Shoes - image from http://bit.ly/prNlYk

Shoes - image from http://bit.ly/prNlYk

I just finished reading another great post by Timothy Monreal (@mryoungteacher) on “Teaching Empathy“.  I do not disagree with Tim as I truly believe that the modeling of empathy and care is so important in our schools as well as in society. As I was reading it, though, I thought about one of my pet peeves: the statement “If I were in your shoes”.

Here is the thing: to be blunt, I appreciate the sympathy but you are NOT in my shoes so please do not pretend that you know what it is like to BE in my shoes.  I have been speaking with a friend who has a child with a significant disability.  He is doing his absolute best to make things work for his child along with his family.  He came to me and said, “people keep telling me they know how I feel and then giving me advice on what they would do if they were in my shoes… they don’t know everything about me and they don’t know what it is like to me.  I just wish people would give me some space”.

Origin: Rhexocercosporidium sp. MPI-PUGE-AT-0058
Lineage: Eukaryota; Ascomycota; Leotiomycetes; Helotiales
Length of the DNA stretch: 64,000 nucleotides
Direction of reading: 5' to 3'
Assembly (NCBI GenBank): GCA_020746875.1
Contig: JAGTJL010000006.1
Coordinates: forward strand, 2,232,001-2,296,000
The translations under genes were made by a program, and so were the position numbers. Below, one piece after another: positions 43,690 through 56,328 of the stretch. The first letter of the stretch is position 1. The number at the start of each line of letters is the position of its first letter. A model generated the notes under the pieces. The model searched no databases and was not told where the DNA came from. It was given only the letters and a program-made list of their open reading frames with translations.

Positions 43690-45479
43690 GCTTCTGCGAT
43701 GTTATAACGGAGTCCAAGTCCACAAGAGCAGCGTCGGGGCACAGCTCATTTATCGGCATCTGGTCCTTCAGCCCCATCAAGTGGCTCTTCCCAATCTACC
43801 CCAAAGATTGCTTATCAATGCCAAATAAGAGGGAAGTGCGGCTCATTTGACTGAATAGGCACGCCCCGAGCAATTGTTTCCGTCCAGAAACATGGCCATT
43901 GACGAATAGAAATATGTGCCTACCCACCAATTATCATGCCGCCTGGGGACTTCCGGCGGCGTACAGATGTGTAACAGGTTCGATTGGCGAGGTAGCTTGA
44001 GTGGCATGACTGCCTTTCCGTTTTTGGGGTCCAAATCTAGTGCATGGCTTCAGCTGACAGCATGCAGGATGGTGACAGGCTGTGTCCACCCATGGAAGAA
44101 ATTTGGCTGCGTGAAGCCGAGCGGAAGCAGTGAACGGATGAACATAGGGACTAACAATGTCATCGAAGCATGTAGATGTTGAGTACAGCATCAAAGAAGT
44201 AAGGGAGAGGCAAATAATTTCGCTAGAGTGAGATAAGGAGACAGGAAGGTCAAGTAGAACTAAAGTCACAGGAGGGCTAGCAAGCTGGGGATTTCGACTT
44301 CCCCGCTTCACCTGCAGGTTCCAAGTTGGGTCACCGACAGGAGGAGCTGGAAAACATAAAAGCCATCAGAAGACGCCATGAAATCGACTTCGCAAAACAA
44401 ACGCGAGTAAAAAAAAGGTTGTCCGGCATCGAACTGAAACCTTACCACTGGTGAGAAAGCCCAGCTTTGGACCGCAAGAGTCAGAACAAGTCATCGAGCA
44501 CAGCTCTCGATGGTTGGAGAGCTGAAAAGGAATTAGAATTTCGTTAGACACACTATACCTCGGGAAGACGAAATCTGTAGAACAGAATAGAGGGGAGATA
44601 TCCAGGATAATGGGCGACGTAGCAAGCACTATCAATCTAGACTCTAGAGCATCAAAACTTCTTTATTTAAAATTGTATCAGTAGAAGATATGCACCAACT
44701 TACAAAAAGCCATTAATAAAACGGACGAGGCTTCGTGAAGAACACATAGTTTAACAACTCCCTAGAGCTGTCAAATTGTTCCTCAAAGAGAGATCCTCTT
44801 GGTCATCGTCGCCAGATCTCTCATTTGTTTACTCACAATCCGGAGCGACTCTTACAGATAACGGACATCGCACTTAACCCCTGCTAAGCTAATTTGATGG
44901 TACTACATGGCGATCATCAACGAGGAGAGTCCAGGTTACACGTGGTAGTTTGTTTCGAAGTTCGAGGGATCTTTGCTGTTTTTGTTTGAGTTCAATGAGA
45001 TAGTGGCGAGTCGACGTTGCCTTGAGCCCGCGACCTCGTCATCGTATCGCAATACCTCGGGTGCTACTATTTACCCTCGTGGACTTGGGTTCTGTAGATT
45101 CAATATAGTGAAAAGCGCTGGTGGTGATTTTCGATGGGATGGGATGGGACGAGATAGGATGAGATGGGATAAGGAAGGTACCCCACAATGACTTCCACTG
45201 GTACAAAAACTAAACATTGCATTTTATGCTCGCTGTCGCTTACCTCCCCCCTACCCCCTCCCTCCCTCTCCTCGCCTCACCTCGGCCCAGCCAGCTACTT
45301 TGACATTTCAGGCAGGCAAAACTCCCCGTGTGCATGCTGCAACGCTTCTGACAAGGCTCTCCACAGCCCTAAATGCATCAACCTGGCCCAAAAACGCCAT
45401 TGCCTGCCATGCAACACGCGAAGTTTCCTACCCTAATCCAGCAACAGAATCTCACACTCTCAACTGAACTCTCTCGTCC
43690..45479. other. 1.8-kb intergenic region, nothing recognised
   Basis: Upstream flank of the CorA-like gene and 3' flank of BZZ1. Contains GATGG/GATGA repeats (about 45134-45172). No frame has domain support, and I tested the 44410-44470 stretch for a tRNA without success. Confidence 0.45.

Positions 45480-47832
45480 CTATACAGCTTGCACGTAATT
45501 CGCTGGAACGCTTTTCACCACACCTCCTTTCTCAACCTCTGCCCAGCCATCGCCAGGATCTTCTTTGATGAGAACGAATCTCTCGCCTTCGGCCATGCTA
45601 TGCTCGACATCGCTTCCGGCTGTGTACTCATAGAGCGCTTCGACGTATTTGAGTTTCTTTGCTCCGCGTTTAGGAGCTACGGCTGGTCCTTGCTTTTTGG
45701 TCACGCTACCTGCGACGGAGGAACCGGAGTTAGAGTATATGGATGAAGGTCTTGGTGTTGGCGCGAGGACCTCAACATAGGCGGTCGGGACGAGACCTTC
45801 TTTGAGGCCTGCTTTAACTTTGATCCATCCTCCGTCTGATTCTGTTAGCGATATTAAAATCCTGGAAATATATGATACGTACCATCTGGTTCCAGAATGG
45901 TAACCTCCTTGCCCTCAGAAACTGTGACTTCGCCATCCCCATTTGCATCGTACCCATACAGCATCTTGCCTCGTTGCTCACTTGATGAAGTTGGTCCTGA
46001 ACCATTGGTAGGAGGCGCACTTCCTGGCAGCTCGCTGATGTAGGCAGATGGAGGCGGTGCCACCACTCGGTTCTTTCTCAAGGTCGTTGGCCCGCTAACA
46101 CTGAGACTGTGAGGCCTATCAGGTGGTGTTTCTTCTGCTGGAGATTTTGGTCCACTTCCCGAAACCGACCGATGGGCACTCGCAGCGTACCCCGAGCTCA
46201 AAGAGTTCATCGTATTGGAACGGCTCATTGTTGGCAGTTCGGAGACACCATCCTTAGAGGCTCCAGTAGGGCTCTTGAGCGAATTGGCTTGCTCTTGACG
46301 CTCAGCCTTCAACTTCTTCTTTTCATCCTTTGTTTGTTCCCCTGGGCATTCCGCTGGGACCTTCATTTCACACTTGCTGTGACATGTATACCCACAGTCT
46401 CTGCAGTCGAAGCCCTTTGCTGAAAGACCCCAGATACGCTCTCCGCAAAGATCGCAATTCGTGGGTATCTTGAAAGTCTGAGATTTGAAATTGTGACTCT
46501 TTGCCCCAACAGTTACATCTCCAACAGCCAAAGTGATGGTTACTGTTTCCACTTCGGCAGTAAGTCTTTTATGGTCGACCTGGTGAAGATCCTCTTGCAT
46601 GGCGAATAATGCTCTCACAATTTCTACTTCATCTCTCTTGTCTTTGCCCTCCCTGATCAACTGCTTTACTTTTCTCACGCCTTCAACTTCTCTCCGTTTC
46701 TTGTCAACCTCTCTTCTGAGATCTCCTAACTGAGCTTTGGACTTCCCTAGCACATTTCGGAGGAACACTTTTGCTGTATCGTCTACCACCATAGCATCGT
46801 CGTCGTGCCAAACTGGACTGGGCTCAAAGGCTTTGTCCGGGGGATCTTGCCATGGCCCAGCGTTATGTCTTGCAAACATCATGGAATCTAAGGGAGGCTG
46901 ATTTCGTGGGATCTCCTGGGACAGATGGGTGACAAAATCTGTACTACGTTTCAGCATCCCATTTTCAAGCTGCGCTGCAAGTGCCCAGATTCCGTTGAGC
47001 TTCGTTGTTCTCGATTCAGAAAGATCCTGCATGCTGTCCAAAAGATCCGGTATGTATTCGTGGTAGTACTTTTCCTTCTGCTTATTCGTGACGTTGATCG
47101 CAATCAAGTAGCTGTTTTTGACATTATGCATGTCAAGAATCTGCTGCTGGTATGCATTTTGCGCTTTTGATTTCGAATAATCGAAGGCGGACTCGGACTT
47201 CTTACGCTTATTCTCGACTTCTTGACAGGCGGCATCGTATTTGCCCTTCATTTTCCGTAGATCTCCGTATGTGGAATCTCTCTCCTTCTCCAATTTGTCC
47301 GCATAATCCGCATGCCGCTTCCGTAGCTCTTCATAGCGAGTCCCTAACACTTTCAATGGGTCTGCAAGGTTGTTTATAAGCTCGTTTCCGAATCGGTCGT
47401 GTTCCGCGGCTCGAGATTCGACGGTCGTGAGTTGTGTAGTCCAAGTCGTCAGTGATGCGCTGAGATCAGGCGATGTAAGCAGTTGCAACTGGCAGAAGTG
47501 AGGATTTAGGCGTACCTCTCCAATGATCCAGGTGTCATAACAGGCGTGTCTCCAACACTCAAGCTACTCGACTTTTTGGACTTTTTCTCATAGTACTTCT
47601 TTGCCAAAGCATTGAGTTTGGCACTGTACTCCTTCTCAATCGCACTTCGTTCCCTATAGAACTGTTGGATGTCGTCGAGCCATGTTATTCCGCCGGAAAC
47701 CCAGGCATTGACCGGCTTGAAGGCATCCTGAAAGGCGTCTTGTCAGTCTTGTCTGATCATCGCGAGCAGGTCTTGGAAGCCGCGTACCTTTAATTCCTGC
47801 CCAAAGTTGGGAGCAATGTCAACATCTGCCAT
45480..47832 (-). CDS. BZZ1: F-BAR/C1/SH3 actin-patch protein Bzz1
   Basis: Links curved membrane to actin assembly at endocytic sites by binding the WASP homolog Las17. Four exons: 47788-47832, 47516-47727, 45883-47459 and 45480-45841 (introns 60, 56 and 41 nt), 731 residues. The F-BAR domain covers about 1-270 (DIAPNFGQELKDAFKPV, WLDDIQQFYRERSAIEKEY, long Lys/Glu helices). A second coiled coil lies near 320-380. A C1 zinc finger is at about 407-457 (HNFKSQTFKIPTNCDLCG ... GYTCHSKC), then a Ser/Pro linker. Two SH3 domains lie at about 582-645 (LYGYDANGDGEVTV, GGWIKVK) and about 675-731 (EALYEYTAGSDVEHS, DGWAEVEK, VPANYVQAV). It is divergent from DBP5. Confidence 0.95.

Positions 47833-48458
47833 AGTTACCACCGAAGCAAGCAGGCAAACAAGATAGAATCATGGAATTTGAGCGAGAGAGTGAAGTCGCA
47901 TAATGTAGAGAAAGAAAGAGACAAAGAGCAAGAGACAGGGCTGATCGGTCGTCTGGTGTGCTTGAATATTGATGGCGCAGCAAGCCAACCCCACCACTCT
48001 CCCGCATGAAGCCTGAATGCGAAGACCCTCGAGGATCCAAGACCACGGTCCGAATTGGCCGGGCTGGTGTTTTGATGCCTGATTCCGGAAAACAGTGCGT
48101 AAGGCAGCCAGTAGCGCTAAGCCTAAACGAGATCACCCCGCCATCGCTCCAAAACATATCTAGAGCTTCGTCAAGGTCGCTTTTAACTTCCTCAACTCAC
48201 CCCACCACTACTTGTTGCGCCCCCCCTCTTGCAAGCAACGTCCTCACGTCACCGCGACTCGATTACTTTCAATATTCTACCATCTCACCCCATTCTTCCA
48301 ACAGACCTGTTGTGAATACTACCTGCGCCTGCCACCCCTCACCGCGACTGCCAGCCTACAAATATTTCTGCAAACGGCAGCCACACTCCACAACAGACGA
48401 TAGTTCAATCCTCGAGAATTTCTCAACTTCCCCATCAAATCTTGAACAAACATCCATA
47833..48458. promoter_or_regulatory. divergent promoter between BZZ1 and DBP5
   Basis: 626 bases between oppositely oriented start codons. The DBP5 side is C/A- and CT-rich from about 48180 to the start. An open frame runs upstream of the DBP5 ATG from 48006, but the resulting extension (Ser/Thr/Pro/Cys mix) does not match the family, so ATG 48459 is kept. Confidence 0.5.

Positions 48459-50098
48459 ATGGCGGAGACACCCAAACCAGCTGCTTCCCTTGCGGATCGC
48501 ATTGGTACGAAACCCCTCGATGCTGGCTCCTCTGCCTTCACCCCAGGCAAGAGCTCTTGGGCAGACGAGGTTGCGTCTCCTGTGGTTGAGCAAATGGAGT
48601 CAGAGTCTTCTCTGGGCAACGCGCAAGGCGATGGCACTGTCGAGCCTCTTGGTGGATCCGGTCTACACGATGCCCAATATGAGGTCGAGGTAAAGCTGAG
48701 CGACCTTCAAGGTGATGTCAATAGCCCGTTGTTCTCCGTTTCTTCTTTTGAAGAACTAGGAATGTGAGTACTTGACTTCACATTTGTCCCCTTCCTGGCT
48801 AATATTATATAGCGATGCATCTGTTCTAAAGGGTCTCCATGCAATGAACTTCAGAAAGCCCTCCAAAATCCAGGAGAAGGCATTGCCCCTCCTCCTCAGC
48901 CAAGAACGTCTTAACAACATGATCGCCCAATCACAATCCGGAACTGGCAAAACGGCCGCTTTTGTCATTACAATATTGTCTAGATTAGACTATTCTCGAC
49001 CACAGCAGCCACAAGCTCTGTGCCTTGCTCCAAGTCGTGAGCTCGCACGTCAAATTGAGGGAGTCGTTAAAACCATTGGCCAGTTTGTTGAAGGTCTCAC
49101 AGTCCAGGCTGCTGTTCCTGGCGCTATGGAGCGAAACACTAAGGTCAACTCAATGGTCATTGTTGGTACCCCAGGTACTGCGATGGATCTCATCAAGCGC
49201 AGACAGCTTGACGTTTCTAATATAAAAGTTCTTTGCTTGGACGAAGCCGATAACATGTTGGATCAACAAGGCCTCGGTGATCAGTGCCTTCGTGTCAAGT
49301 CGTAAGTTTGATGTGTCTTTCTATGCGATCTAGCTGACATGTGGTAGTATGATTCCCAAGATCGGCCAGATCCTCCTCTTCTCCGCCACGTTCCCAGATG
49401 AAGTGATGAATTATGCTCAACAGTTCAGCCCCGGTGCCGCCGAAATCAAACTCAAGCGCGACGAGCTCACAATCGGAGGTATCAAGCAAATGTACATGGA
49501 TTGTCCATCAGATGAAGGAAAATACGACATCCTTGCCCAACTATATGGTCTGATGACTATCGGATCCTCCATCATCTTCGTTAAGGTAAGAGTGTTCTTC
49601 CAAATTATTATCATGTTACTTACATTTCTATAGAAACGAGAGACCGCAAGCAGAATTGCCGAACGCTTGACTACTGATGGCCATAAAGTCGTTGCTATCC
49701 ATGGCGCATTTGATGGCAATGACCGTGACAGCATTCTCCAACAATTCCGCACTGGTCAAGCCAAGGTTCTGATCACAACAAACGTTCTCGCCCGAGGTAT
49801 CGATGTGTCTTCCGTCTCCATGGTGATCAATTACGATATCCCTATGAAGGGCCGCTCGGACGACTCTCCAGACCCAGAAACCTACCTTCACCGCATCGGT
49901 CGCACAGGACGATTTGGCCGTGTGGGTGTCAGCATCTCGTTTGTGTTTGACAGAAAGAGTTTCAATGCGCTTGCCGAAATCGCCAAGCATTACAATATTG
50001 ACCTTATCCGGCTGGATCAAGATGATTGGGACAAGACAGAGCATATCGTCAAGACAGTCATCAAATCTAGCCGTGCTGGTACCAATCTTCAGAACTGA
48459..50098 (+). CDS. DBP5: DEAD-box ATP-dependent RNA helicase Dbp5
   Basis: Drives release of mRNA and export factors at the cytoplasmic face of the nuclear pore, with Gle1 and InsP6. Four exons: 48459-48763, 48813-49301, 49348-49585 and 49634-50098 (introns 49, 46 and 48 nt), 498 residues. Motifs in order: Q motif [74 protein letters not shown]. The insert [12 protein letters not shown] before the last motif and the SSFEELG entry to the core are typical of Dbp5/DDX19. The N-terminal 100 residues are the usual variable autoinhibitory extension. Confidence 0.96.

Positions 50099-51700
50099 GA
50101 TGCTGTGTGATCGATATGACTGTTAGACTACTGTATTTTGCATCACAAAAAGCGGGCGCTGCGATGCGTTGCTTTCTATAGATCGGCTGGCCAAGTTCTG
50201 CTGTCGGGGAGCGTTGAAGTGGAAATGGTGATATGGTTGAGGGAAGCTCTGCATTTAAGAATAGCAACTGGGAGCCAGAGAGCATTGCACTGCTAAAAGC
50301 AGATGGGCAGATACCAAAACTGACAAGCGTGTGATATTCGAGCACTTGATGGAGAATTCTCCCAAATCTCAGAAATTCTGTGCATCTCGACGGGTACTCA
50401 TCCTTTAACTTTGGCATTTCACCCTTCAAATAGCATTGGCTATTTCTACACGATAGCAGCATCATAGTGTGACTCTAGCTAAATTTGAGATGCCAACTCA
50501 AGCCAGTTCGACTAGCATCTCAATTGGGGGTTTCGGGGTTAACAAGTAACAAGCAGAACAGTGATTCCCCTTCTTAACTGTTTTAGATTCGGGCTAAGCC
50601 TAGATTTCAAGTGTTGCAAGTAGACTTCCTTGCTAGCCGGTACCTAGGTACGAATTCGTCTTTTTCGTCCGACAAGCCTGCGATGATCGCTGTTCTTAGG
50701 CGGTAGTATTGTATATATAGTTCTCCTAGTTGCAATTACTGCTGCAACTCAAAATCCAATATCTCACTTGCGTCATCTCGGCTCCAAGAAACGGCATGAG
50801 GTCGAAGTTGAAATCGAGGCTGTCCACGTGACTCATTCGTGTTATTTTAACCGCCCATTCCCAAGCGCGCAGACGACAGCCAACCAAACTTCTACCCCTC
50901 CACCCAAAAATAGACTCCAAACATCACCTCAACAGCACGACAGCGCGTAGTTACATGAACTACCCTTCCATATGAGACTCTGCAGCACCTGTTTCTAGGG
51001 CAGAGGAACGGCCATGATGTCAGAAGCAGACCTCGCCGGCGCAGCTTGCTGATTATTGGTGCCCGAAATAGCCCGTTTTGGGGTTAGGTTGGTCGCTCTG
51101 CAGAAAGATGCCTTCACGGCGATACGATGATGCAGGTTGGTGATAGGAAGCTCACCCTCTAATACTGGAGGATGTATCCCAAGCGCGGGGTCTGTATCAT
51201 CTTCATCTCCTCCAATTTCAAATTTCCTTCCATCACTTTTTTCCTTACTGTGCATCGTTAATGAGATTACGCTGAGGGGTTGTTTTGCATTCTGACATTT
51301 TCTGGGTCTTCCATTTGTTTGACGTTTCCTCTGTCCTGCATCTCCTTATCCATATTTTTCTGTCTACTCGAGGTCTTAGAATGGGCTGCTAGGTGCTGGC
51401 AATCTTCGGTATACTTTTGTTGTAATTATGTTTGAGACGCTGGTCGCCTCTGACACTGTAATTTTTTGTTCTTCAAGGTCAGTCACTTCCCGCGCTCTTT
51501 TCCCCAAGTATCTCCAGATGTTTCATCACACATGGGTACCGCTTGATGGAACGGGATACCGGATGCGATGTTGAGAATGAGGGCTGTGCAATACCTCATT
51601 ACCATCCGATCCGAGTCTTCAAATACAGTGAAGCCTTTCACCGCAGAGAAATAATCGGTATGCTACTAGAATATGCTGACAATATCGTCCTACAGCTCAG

BOOM.  We don’t know everything about what someone else is going through.  All we know is what we are observing from our perspective. It is so important to model and practice empathy; however, we need to be careful to offer advice to people and pretend we know what it is like to BE them.  We can often mistake sympathy with empathy.

The most important thing we can do is listen, truly listen.  Be there… be there in the moment with that person.  Listen with your eyes.  If advice is requested, let’s ‘walk’ with the person and give advice from our shoes… and not pretend we actually understand what it is like to live in in the shoes of someone else.

Something I continue to work on…